My history of POTS
By Jake Grove March 18, 2016
I don't go into detail on it very often, but if you know me you've probably heard something about some sort of sickness known as POTS. For those interested, I'll go into a little more detail on this and its personal effect on me through this post.
Pots isn’t something new to me. Although my diagnosis and discovery of it is new, this syndrome has been affecting me for some years in a variety of ways, some bad and some just annoying or ignored. I’ve had gnarly headrushes for as long as I can remember through the past several years, but never thought of it as out of the ordinary. I’ve often gotten nauseated or sick while eating for no known reason, especially when eating large meals, or early in the morning. I’ve always gotten post-activity “hangovers” with a form of migraine and nausea. I had a lot of other things I never suspected were related as well; light sensitivities, cold extremities, numb and tingling legs with yawning, visual disturbances such as unreal shadows and enhanced shadow/highlights, constantly “plugged” and hot ears, sickness induced by hot baths and showers, and more recently chest pains, palpitations and so on. There’s too many symptoms for me to individually list, as Pots causes an extremely wide range of symptoms at a variety of times.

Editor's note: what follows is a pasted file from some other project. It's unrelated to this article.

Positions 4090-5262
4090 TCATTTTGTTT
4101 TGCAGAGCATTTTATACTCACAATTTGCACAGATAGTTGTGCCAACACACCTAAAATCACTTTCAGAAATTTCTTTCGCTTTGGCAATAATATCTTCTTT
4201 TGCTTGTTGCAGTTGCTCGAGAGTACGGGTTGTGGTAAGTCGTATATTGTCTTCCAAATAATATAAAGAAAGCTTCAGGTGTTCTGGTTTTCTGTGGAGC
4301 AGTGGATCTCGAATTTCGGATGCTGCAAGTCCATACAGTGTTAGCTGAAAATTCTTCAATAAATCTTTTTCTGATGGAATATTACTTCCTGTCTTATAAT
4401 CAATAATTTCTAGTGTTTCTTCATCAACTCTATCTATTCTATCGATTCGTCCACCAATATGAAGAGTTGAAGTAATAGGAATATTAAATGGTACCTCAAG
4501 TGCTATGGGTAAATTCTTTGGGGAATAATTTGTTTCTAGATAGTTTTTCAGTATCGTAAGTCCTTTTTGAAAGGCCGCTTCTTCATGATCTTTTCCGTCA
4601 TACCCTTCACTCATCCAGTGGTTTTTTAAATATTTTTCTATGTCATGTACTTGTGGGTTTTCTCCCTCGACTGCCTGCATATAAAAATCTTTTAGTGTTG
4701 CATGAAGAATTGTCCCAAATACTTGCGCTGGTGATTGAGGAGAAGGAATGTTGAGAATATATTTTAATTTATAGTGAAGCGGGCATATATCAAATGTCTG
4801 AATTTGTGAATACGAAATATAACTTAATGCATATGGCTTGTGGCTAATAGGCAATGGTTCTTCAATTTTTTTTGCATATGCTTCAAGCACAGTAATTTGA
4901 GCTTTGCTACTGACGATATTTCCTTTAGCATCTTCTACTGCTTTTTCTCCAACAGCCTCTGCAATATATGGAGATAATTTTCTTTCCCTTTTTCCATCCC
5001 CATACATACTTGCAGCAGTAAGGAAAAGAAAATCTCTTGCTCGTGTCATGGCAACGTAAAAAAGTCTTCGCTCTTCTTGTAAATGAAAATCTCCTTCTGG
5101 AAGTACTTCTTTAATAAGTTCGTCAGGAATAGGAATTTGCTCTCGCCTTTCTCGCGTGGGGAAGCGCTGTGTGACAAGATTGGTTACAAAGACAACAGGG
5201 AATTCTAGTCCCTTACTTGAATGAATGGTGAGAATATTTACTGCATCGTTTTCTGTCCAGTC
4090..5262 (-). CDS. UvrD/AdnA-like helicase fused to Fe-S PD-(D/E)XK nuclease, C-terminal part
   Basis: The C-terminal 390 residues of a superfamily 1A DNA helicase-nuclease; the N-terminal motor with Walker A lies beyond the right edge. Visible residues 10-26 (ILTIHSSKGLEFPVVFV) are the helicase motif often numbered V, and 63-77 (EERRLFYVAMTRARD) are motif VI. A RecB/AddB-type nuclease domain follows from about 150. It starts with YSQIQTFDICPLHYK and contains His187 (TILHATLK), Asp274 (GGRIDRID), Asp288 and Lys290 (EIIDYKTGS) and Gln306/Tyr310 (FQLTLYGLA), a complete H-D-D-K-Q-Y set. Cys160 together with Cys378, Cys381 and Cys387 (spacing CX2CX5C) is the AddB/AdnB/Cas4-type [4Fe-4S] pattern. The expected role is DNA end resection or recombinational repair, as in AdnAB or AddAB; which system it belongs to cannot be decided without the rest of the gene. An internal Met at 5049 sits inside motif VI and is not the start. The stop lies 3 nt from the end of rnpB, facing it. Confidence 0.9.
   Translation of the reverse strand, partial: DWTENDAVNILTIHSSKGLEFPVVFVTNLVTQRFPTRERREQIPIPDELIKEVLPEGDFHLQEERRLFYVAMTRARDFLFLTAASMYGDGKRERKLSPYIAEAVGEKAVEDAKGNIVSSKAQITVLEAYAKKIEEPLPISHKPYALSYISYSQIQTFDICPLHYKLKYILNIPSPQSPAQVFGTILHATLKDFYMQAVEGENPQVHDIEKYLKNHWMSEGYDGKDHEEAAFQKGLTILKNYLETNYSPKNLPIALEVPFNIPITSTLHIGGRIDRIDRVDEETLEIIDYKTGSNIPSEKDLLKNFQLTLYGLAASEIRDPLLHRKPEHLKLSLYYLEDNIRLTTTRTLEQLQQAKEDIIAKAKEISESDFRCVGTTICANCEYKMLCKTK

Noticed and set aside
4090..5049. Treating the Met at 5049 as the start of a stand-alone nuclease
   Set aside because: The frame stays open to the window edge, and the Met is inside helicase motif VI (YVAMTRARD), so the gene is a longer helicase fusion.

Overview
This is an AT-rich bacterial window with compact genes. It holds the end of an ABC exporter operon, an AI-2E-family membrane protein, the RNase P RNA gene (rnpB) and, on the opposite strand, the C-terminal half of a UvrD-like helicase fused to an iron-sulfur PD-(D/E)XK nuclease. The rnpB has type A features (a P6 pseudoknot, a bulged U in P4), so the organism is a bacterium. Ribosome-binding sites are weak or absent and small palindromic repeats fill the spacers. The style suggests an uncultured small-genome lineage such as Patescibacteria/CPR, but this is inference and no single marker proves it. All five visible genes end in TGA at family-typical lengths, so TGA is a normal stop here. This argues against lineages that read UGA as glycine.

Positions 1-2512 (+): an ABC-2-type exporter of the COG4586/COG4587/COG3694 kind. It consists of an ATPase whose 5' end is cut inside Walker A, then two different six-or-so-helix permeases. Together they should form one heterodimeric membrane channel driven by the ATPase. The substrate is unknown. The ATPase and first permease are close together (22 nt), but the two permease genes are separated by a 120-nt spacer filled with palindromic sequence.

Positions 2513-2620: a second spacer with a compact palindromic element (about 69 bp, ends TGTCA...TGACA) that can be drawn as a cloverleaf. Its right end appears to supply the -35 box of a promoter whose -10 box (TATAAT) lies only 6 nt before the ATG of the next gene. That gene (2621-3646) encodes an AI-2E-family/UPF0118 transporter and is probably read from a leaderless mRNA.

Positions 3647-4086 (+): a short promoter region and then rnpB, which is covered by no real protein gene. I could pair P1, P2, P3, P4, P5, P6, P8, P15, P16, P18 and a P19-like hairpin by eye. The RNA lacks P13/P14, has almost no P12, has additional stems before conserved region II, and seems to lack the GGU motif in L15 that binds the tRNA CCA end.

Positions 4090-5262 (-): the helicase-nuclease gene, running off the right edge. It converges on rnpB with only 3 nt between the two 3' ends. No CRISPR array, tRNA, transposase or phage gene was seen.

When I say Pots, I’m talking about Post Orthostatic Tachycardia Syndrome. This is a form of dysautonomia, meaning that my autonomic nervous system, which controls many natural body procedures, is tripping up and not performing as it should.
Pots is characterized by an exaggerated increase in heart beat and drop in blood pressure upon standing or certain other maneuvers. Basically, in many situations my blood pressure drops super low, and is supposedly even lower in the blood flow to my brain. When my body realizes that the brain and heart are lacking blood pooled in the extremities, the nervous system kicks in the palpitations and increases heart rate to recover and bring the blood back where it should be. With this comes dizziness, nausea, chest pain, loss of vision, and several other symptoms. At times when the body is struggling to return the blood, it feels like the heart is failing—a hard chest pain comes on, it feels as if one’s heart is being compressed together, and that it is overworking to keep the body going.